As I've mentioned along the way, many of these optimizations may already be performed by your compiler! Don't get into the habit of writing code according to the above rules of optimization.
Only apply them after you have discovered exactly which function is the problem. Some of the rules if applied globally would make the program even slower. Nearly all make the intent of the code less obvious to a human reader, which can get you in trouble if you have to fix a bug or something later on. Be sure to comment optimizations--the next programmer may simply assume it's ugly code and rewrite it.
Spending a week optimizing a program can easily cost thousands of dollars in programmer time. Sometimes, it's easier to just buy a faster CPU or more memory or a faster disk and solve the problem that way.
Novices often assume that writing lots of statements on a single line and removing spaces and tabs will speed things up. While that may be a valid technique for some interpreted languages, it doesn't help at all in C.
Buddy system allocators distribute blocks in memory depending in part on their sizes and not merely by the order in which the were allocated. A program which relies heavily on the availability of the CPU is said to be compute bound. Such a program would not be sped up significantly by installing more memory or a faster disk drive. This means almost the entire state of the CPU itself is saved then restored at each function call.
CPUs are designed with this in mind and do all of this very quickly, but additional speed can be gained by inlining, or integrating the called function into the caller. The called function then uses the caller's stack to store local variables and can when semantics allow make direct references to parameters rather than copies.
While waiting for the resource to become available, or for the request to simply finish, the CPU is idle or may switch to a different process. Such a program will have the CPU biding time waiting for the data cache to be updated or for VM to get paged in. O-notation a rough measure of program time complexity.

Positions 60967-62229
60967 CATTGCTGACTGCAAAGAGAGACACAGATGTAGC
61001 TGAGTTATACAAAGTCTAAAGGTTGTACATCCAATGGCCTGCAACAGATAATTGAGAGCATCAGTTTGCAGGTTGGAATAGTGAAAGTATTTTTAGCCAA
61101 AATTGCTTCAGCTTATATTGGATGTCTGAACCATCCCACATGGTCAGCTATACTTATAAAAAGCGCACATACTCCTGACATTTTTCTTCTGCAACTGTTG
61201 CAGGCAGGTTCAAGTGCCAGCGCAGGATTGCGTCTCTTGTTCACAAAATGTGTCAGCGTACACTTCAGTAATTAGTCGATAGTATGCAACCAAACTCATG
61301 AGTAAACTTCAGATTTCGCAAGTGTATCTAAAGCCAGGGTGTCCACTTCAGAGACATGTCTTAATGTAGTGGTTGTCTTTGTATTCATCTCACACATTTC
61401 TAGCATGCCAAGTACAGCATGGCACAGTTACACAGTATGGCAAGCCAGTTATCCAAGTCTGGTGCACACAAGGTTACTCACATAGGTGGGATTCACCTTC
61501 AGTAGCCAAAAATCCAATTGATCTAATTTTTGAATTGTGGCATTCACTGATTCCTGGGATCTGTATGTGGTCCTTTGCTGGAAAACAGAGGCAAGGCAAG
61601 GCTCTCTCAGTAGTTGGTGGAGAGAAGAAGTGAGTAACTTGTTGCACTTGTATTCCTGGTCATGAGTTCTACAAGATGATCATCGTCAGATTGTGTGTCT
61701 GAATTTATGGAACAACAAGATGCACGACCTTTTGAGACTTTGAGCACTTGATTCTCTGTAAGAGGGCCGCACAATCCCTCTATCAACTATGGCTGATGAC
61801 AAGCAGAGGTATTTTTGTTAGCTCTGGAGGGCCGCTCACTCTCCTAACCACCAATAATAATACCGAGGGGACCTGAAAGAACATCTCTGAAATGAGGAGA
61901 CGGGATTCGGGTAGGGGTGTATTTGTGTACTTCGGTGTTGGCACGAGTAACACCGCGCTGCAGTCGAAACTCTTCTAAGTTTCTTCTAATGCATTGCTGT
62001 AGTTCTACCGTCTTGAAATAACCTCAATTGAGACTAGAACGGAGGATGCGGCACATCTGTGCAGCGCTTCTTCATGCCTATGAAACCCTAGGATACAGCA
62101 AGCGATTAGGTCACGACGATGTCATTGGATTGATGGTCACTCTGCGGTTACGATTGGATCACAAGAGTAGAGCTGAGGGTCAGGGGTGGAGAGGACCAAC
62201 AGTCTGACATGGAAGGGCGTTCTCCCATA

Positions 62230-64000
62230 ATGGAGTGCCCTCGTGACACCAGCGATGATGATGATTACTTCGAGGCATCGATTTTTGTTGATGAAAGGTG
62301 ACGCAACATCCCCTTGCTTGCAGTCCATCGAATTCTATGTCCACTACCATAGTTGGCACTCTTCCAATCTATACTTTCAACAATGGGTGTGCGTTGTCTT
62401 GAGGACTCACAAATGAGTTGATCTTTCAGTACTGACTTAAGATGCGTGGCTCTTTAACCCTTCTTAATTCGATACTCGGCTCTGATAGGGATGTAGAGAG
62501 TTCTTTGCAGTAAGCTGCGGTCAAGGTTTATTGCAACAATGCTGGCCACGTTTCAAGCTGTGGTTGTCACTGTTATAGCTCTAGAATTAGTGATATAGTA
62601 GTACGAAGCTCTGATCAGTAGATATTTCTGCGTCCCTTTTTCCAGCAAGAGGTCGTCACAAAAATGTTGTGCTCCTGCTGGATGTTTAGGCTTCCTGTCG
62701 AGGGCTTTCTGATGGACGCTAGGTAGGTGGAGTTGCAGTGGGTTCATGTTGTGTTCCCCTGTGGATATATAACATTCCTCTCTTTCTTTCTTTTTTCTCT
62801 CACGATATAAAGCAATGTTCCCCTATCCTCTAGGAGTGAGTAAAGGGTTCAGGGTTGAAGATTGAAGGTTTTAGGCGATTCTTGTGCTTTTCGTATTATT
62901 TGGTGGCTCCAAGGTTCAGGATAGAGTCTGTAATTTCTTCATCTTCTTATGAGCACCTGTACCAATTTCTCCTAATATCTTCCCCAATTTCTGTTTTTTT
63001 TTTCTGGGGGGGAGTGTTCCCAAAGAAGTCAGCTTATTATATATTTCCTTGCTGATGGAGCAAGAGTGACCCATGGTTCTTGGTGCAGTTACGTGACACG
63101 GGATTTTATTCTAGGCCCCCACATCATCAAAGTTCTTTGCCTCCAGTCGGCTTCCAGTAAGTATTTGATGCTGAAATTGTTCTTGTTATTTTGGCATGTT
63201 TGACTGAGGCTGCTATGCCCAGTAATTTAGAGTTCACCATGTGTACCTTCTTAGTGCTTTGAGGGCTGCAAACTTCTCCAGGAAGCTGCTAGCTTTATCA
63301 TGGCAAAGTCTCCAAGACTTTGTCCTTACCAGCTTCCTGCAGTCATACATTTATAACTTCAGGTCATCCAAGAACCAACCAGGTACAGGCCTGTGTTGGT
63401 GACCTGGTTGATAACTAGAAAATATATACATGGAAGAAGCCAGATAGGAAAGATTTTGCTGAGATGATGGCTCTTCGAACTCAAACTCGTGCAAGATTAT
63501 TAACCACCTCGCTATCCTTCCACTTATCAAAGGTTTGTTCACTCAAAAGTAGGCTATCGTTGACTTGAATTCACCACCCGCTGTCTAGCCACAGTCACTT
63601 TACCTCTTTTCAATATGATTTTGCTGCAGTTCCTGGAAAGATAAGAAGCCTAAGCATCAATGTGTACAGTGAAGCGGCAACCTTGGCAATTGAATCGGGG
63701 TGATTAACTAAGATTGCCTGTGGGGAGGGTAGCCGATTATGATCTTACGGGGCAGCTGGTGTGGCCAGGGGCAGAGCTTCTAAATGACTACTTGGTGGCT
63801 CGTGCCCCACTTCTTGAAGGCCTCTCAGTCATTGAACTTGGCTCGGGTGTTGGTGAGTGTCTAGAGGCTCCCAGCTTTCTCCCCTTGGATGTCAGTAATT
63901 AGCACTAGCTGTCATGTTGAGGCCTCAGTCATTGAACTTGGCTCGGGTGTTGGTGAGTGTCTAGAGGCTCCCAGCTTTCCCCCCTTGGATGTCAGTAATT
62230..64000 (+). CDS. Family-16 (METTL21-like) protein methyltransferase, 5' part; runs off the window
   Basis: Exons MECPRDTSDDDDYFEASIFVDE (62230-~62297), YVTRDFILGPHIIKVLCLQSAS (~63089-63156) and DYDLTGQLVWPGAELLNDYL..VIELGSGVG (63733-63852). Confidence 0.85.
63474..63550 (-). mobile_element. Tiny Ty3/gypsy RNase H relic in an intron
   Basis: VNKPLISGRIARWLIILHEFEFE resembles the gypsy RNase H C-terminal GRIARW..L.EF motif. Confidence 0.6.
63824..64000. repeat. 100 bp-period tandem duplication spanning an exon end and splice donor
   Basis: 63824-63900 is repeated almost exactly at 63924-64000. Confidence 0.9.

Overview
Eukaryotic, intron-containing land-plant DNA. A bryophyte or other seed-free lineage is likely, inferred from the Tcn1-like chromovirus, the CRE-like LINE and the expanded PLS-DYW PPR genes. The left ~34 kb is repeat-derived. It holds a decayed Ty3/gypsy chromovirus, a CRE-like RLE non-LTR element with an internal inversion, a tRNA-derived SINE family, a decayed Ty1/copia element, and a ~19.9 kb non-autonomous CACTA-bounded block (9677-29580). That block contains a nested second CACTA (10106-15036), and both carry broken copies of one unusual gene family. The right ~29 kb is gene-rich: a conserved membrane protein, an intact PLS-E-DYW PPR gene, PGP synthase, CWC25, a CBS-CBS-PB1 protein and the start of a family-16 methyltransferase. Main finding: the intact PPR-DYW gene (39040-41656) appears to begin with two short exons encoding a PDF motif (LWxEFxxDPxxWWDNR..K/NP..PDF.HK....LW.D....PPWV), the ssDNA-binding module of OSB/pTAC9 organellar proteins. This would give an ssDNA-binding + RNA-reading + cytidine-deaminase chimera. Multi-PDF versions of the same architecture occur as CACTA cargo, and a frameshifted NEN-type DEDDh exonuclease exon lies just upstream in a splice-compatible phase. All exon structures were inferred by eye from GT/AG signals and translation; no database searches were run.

Typically expressed as O f N where the f N is a mathematical function which defines an upper limit times an arbitrary constant for the expected running time of the program for a given input size N. For example, many simple sort programs have a running time which is proportional to the square of the number of elements being sorted. The O-notation can be used to describe space complexity also.
Depending on context it may refer to the human process of making improvements at the source level or to a compiler's efforts to re-arrange code at the assembly level or some other low level. Some CPUs have several distinct stages to their pipeline. Typically the measurement takes the form of an interval sampling of the location of the program counter or the stack. After the program being measured is finished running, the profiler collects the statistics and generates a report.
Few profilers can measure this directly but it can be inferred if a profiler shows most of the time is spent in a recursive routine whose statements are too simple to account for the total time. The delay is called a wait state, and it is described by how many instruction cycles pass before the result is available.
A compiler or assembler for a pipelined CPU is expected to fill in the wait states with other productive instructions. Aho, Ravi Sethi, Jeffrey D. Principles, Techniques, and Tools The "Dragon Book" ISBN The Dragon Book has quite a bit of detail about the inner workings of optimizers and what types of optimizations are easiest for the compiler to perform.
By reading it you may gain some insight into what you can reasonably expect a modern compiler to do for you. There is an entry in the Jargon file for it as well: The classic text "Compilers: Principles, Techniques and Tools", by Alfred V.